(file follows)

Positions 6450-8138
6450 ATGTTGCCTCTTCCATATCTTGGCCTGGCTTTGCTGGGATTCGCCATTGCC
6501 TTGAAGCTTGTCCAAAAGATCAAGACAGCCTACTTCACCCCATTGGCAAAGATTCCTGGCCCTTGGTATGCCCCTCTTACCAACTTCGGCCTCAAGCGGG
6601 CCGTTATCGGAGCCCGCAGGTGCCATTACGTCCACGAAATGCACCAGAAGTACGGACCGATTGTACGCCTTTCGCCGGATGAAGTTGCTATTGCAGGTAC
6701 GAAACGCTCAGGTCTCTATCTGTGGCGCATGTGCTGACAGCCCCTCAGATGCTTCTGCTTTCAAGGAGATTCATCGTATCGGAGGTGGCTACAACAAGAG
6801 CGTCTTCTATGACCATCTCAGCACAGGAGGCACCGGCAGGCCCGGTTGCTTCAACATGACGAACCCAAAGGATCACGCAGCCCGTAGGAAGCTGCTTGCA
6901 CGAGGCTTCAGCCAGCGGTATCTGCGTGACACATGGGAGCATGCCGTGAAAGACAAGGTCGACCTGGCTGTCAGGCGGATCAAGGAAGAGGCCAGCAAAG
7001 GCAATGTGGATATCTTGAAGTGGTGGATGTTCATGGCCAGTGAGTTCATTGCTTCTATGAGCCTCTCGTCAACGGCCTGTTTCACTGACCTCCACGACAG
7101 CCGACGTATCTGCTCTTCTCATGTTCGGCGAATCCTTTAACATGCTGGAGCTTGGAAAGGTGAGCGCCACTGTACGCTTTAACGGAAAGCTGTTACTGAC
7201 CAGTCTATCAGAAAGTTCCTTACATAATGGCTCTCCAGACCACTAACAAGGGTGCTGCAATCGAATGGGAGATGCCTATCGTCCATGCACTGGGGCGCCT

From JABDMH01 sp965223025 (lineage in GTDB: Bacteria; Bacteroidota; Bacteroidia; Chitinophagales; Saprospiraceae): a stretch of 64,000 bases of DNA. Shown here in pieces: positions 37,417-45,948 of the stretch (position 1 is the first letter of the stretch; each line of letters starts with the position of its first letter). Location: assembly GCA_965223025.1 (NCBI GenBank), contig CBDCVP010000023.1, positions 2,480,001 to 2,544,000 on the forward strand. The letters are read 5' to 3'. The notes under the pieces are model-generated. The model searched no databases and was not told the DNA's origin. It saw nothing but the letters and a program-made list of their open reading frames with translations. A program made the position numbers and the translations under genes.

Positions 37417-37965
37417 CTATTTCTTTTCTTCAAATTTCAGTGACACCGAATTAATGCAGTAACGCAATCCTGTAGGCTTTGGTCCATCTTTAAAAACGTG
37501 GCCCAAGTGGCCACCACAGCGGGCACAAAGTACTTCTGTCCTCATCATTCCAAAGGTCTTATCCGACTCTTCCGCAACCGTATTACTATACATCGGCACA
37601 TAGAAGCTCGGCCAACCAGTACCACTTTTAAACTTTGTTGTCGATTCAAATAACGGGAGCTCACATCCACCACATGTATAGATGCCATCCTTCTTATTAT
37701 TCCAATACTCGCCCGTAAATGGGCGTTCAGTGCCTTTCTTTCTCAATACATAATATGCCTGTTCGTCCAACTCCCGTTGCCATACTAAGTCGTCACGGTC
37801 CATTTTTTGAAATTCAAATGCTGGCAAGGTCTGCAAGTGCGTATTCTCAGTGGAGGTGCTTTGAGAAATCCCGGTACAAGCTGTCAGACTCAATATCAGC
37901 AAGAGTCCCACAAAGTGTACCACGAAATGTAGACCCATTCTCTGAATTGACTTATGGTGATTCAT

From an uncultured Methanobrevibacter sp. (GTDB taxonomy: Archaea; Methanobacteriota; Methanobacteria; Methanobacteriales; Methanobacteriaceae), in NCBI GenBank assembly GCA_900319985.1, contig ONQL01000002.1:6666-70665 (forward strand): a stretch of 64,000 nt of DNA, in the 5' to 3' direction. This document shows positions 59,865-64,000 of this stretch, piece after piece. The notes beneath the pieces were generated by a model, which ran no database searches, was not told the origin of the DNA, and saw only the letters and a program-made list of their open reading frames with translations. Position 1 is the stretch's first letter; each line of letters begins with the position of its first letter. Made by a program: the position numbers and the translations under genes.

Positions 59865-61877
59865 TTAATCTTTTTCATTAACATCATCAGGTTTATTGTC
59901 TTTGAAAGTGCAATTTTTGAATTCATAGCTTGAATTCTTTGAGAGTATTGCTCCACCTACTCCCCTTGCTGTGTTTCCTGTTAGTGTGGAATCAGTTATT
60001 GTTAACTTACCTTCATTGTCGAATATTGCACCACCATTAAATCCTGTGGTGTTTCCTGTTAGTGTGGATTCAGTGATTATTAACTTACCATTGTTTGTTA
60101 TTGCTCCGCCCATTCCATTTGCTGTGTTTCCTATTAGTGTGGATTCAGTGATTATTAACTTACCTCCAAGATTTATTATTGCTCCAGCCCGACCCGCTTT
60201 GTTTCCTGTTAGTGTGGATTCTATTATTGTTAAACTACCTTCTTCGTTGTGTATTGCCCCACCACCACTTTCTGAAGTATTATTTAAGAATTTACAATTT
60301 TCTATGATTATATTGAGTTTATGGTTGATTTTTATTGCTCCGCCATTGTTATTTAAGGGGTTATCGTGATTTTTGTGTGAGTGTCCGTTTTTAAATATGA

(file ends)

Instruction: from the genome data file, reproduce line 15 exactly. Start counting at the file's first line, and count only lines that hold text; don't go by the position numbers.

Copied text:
37601 TAGAAGCTCGGCCAACCAGTACCACTTTTAAACTTTGTTGTCGATTCAAATAACGGGAGCTCACATCCACCACATGTATAGATGCCATCCTTCTTATTAT